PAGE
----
I just got off the phone with a client. I’m speaking at their high school in February.
They just conducted a survey, and the numbers are staggering.
I’m not mentioning the school or the state, but this particular school has 1400 students - and 873 of them took the survey.
Out of the survey, 59 of the 873 kids from grades 9 to 12 not only thought about taking their own lives, but they had a plan to carry it out – and they actually attempted suicide in the last month.
When I recorded the above video, I didn’t yet crunch the numbers, but here they are: Nearly seven percent of the kids who took the survey attempted suicide in the past month – and just over 62 percent of the students took the survey. It stands to reason that if everybody participated, that already alarming number would be greater.
What does that mean?
It means we have a problem – and I’m going to tell you a couple of things:
Teenagers: It’s OK to ask for help. Not only is it OK, but if you are struggling emotionally – you’ve got stress and anxiety, you are confused about something or you are having trouble thinking – it’s absolutely paramount that you find a trusted adult to talk to. Sometimes a time-out is necessary.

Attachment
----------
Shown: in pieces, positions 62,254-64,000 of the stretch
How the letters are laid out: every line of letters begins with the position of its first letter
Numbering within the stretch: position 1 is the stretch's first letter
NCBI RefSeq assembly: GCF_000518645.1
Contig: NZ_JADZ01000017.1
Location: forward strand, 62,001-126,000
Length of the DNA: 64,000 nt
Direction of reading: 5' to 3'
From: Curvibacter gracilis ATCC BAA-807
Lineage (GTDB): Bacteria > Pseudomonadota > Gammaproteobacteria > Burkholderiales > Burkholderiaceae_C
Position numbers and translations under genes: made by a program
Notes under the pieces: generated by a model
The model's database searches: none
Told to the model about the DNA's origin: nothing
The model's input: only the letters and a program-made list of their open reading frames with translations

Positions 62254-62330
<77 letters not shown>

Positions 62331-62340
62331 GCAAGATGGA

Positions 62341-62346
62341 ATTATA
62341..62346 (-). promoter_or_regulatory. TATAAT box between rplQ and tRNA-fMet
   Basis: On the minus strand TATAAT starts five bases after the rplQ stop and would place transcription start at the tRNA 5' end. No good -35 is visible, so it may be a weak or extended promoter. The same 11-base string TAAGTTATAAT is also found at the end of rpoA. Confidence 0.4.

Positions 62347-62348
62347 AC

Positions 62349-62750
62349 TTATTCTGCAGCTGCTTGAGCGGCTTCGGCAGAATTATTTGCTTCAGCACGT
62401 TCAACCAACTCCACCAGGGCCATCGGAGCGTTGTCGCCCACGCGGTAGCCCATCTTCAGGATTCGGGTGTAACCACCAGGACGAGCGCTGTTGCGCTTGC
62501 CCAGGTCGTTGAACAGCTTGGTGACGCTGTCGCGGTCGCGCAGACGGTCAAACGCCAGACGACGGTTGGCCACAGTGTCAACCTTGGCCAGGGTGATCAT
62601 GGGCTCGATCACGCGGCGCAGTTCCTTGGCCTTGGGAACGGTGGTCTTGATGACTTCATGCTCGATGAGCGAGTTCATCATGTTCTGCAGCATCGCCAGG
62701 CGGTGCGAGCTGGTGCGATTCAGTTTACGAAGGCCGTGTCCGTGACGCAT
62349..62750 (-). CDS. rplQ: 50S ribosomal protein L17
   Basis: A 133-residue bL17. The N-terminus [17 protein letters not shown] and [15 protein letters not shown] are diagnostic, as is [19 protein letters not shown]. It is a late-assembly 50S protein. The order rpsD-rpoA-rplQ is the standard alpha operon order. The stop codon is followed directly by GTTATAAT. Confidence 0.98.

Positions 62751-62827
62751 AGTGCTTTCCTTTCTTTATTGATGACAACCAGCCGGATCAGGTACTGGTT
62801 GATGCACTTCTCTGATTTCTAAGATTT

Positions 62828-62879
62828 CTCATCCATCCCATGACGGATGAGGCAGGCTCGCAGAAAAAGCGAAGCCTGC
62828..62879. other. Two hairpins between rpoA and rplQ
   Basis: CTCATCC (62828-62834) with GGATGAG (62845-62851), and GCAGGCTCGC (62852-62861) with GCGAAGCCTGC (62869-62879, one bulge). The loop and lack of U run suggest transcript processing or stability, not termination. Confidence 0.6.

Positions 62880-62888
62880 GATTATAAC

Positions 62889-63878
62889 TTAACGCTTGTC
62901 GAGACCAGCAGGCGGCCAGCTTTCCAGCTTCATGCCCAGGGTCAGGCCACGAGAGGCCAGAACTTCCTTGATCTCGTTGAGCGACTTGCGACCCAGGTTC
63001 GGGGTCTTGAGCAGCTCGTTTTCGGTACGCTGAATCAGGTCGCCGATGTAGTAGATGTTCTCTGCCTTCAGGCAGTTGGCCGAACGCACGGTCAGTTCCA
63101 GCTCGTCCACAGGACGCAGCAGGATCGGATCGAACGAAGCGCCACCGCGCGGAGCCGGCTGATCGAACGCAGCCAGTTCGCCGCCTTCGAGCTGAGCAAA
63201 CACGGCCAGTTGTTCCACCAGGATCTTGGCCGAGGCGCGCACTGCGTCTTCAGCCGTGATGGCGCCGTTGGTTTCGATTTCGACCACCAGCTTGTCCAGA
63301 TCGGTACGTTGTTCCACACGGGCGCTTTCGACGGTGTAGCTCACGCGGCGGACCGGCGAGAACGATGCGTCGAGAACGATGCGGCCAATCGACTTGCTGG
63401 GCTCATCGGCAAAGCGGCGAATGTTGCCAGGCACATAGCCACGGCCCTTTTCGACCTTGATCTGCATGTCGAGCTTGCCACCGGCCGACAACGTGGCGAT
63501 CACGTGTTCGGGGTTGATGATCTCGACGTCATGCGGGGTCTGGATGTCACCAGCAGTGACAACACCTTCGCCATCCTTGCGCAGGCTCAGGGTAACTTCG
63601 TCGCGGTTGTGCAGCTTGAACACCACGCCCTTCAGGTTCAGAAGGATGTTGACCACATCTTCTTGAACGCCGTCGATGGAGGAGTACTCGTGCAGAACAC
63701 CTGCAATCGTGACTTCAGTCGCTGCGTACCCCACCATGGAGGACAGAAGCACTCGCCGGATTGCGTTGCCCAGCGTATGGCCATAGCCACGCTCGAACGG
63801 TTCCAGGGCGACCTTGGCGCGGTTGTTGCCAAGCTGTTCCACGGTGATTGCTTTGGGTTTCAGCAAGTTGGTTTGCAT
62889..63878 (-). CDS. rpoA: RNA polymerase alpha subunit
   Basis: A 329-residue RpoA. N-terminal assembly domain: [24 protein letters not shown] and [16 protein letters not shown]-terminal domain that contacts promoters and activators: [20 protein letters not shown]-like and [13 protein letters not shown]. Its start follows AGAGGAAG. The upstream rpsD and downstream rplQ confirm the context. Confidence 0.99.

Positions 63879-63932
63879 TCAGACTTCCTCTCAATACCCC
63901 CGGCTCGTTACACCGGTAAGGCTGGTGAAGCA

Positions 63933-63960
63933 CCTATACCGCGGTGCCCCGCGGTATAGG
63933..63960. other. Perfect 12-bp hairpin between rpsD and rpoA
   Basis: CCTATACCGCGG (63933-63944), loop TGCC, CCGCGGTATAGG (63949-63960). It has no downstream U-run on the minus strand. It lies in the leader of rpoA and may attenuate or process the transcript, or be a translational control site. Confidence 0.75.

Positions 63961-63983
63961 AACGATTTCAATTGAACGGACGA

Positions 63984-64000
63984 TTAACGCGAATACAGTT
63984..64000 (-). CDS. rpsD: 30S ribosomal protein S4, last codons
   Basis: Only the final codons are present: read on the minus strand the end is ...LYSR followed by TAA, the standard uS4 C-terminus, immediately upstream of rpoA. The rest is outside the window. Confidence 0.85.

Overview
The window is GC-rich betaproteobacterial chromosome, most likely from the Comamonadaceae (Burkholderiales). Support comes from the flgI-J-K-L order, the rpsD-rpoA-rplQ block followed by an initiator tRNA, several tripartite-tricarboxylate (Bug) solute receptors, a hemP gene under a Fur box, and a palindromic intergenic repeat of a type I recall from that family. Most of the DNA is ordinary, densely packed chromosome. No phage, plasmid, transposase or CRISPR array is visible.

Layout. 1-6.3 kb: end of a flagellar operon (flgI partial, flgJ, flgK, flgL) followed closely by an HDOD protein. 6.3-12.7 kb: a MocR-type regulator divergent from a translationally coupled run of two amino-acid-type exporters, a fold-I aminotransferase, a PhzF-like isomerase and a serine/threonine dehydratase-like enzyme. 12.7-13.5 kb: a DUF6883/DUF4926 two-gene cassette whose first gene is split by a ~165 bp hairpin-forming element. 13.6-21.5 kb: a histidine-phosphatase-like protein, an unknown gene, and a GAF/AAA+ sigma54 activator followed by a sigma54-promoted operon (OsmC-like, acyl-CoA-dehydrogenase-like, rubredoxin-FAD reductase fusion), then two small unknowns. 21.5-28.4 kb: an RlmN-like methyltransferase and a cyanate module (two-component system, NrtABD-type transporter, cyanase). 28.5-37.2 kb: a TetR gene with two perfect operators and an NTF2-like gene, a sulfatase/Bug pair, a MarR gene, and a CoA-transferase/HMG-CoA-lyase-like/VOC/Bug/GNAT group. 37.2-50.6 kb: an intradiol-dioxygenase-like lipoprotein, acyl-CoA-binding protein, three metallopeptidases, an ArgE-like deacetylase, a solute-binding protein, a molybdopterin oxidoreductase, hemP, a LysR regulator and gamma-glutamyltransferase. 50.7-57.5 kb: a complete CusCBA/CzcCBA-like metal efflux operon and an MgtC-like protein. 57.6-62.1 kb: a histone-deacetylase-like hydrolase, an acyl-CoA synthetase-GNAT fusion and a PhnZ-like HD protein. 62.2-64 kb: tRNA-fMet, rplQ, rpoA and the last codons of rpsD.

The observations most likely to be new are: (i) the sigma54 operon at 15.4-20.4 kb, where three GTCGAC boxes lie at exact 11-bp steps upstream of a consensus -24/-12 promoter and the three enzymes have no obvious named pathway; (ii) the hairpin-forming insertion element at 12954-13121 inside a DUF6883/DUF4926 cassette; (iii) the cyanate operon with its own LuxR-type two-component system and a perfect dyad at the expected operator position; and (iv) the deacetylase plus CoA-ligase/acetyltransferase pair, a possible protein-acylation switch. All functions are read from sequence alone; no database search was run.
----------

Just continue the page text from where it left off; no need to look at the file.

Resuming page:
Parents: It’s OK to get help for your child and to encourage them to have someone to talk to.
Teachers: Thank you so much for the work you do. Please continue to let our kids know that they are not alone, that they have to speak up – and that it’s important that they speak up.
And to all of our administrators at this particular school – my client: You guys are awesome and I wish we had more administrators like you.
We as education professionals have a responsibility to address mental health issues in our schools.
You do not want to deal with the loss of a student in your school. It’s devastating. It will rock the community and you will be forced to have to do something afterwards.
You don’t need to be a mental health professional to build relationships among our teachers and our staff and our kids. These numbers are alarming. I’m dealing with it every single day.
If seven-eight-nine percent of your kids are thinking about wanting to end their lives, you are not far from having to deal with a suicide in your community. You have the power to make a difference. You touch hearts. You change lives. Touch the heart and the mind will follow.
Let these kids know you care, and provide a place where they feel comfortable reaching out.
The teen suicide epidemic continues to grow, and I believe it ties into mental illness – what is quickly becoming the largest public health crisis of our time. My latest book, Teen Suicide: The "Why" Behind America's Suicide Epidemic, covers these topics in depth. I encourage you to order your copy HERE.